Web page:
Particle Deposition Studies in a Laminar Wall Jet - The Hydrodynamic Influence on the Kinetics of Colloidal Deposition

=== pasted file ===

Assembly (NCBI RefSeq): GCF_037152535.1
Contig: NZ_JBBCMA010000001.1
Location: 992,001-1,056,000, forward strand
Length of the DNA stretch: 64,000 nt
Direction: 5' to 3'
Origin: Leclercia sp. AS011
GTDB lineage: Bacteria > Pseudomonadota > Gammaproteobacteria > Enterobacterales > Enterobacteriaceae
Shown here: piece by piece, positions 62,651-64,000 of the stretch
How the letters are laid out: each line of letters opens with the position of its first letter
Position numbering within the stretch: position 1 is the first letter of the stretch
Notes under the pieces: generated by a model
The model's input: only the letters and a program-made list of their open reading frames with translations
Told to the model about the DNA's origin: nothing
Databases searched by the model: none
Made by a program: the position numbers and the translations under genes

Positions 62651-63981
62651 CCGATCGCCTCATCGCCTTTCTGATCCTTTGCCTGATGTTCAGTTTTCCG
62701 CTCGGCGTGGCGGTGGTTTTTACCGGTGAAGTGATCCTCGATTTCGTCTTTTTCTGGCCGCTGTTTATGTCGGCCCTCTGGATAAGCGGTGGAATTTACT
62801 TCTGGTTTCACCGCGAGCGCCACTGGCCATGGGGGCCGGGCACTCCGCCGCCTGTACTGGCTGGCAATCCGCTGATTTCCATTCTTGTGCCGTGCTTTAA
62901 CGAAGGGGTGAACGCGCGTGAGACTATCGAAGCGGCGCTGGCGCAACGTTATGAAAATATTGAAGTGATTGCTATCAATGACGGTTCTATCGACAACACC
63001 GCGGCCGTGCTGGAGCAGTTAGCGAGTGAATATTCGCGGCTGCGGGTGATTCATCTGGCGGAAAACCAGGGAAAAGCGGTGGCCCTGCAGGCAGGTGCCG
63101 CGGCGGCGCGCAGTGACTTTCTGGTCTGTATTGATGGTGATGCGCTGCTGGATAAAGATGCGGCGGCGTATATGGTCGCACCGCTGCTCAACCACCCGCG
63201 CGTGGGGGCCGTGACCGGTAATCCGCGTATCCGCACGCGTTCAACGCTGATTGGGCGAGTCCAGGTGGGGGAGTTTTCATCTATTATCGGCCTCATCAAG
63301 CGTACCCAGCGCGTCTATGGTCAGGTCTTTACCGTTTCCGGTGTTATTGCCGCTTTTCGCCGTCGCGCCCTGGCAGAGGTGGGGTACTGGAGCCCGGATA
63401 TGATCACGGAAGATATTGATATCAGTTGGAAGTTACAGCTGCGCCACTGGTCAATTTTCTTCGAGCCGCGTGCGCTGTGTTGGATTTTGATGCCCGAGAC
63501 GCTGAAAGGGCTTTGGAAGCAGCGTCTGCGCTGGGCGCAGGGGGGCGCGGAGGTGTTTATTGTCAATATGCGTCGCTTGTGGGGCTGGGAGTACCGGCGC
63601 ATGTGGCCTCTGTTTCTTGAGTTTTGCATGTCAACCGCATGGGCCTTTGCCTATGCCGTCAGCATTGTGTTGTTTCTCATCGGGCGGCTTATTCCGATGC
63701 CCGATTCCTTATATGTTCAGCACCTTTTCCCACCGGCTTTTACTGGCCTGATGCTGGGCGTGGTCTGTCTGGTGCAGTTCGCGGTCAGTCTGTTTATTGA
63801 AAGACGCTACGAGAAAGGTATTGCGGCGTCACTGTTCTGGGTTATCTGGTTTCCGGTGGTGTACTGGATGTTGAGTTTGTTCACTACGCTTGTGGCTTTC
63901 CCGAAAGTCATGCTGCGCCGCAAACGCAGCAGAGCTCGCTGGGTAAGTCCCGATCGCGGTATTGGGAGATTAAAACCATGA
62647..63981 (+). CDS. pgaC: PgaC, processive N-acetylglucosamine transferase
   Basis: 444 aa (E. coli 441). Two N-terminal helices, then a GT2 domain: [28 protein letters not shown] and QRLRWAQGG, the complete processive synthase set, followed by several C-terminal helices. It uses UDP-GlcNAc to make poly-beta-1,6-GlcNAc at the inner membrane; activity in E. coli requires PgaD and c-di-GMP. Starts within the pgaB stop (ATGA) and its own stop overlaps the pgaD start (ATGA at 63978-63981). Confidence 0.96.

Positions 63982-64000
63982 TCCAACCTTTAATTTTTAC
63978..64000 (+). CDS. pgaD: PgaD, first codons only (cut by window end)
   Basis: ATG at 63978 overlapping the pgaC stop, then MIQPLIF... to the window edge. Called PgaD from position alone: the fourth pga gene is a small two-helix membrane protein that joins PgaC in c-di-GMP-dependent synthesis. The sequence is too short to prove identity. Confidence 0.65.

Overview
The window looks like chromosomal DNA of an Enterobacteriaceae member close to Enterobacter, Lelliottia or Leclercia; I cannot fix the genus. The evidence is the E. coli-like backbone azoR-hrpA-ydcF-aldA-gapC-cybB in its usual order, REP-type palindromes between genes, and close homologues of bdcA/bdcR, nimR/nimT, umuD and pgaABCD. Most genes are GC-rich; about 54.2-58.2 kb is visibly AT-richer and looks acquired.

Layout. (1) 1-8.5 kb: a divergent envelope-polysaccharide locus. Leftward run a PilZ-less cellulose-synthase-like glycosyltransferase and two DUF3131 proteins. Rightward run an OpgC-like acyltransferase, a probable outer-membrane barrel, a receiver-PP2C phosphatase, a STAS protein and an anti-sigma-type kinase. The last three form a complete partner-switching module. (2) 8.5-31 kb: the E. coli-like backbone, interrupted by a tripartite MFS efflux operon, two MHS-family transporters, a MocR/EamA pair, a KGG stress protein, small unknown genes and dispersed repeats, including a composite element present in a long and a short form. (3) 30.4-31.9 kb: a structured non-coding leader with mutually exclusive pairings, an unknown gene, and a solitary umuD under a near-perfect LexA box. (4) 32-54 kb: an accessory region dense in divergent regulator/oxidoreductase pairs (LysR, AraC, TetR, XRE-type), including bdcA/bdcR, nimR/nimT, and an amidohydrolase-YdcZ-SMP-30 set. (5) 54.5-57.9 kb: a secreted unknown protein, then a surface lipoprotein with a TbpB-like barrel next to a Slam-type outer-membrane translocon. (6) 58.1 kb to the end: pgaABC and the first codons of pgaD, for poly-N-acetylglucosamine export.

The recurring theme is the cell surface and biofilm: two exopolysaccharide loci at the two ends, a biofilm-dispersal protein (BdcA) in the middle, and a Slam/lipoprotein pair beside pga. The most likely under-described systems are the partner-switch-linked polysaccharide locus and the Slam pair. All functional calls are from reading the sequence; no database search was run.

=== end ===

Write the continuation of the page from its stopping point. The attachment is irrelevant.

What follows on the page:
Abstract: In the research area of cleaning and process hygiene it is important to understand the underlying mechanisms behind the deposition of particles and macromolecules onto surfaces. The deposition process is described as the transport of particles to the surface followed by attachment. If the hydrodynamic forces are strong enough, the particles can be re-entrained. In this work particle deposition was studied in situ. In order to obtain a well-defined mass transfer to a glass surface covered with indium-tin oxide onto which deposition was to occur, an experimental setup consisting of a wall-jet cell was employed. Model solutions consisting of polystyrene latex particles of two particle radii, 0.23 um and 0.38 um, were used in the deposition experiments. The deposited particles were visualized by total internal reflection microscopy. The construction of the cell made it possible to radially scan the surface and thus follow the deposition of particles at positions exposed to different wall shear rates in one single experiment. To be able to better understand the different phenomena which are thought to affect deposition a model was employed. By using a transport term describing the particle flux to the surface and another term expressing the detachment of particles, transport to and from the collector surface could be included in the model. The flux term to the surface included a so-called shielding function. The phenomenon of surface shielding was used to explain the decrease in deposition rate. The study of shielding was expanded by applying a computer algorithm based on the concept of random sequential adsorption. It was found that the size of the shielded area increased with increasing wall shear rate, as well as with decreasing bulk particle concentration.
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